If you get hit by a commercial truck, your claim and lawsuit will proceed like a standard car accident claim, with some differences. One important difference is that, unlike a car accident claim, you and your lawyer have to spend some time deciding exactly who you will sue.
In a regular car accident case, you usually sue only the driver who hit you, although in some states the customary practice is also to sue the owner of the car, even if he/she wasn't even in the car. But in a case involving a collision with a commercial truck, there are a number of people and entities that you might be able to sue.
Just like a car accident case, you would sue the truck's driver. You would also customarily sue the trucker's employer, if the trucker was a direct employee of a company and not an independent contractor. Employers are always liable for the negligent actions of their employees if they were acting in the course of their employment. (Learn more about employer liability for traffic accidents.)
But you want to determine the identities of all of the players involved with the truck. Often, commercial trucking involves a complicated situation where person A owns the truck, hires person B to drive the truck, and leases the truck to person or company C to deliver goods for company D. So, depending on the circumstances and the contracts among all of the people and companies involved, you may also end up suing the truck's owner, lessor, and even the company whose goods were being shipped in the truck.
You also want to consider how the accident happened. If, for example, it appears that the accident was caused by a mechanical problem with the truck, then you certainly want to sue the truck's owner and probably the truck's mechanic as well.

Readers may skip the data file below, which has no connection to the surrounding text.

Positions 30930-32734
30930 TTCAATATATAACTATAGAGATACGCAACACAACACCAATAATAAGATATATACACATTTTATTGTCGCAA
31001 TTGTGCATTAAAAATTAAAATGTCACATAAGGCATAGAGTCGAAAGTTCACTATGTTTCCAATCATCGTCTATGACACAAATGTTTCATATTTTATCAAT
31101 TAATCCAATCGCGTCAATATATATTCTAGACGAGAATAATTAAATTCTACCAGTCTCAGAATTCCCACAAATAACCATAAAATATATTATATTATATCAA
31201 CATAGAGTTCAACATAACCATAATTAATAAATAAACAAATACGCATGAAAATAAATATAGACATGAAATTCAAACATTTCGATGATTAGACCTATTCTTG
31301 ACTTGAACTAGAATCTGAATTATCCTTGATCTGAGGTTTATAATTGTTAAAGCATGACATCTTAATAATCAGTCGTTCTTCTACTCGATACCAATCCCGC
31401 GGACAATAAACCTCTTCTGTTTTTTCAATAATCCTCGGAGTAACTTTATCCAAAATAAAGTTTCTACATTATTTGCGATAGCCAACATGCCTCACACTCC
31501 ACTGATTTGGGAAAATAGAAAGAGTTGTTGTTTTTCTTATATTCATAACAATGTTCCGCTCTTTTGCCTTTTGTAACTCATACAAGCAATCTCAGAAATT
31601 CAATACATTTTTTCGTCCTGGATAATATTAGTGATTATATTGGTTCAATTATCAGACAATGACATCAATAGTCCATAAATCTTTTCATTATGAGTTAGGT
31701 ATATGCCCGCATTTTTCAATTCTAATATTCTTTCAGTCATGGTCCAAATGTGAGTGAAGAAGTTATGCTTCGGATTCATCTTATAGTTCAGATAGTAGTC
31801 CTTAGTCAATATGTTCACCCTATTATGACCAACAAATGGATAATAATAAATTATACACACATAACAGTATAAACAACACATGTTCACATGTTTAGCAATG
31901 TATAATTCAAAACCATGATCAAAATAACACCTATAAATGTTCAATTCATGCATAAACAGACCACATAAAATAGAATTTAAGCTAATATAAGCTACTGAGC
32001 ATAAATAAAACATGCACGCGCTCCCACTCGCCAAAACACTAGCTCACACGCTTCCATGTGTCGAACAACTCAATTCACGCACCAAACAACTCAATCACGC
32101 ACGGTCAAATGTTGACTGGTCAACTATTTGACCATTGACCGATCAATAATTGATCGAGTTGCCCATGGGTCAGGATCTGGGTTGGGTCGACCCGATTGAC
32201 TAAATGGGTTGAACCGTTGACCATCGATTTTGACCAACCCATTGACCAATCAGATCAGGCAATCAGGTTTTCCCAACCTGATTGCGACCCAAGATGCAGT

In some commercial truck accident cases where the trucker was employed by a trucking company, your lawyer may choose to sue only the trucking company, and not the driver. Why wouldn't your lawyer sue the truck driver? After all, it was the truck driver who was negligent and caused the accident. Why wouldn't your lawyer want to make sure that the jury holds the trucker responsible?
The answer to these questions is that, in a lawsuit, you are looking for compensation for your injuries, and not necessarily justice. Yes, it is important to have closure and have a jury find the negligent party responsible for your injuries, but it is more important that your lawyer structure your lawsuit so as to get you the best chance of getting maximum compensation for your injuries.
The truck driver is a human being just like yourself. The trucker most likely did not crash into you on purpose; it was an accident. It was negligence, but it was still an accident. Human nature says that a driver will most likely be more sympathetic to the jury than a faceless trucking corporation. Suing the trucking corporation (particularly if it is a large corporation) and not the driver will generally give you a better chance at getting more compensation for your injuries.
If the trucker was indeed an independent contractor, that means that he/she did not have a formal employer; independent contractors work for themselves. If the trucker was an independent contractor, then you certainly would sue the trucker. But your lawyer would want to determine if there is some potentially responsible corporation (like the truck's owner or lessor) to sue as well.
While the company that hires an independent contractor is not usually responsible for the contractor's negligence (that is why he/she is called "independent"), the company could be responsible depending on the language of the contract and the reasons for the accident. Your lawyer will have to read the contract carefully to figure out if the trucking company can be held liable.
Usually, companies put language into the contract that says that they are not responsible for the driver's negligence, but they might also insert language that says that they have some right to control some of the driver's actions. If they do, a jury might find that they in fact are responsible for the driver's negligence.
In a standard car accident case, you always want to try to prove that the other driver violated traffic laws and regulations. You certainly want to do that in a commercial truck accident case, and you have the added benefit of having hundreds of federal and state trucking regulations to work from.
Federal trucking regulations govern almost every aspect of the way a trucker or trucking company drives and operates a commercial truck. If the police report or your lawyer's investigation shows that the trucker or the trucking company violated any of these regulations, then that is very strong (and in some states irrefutable) evidence of the trucker's negligence.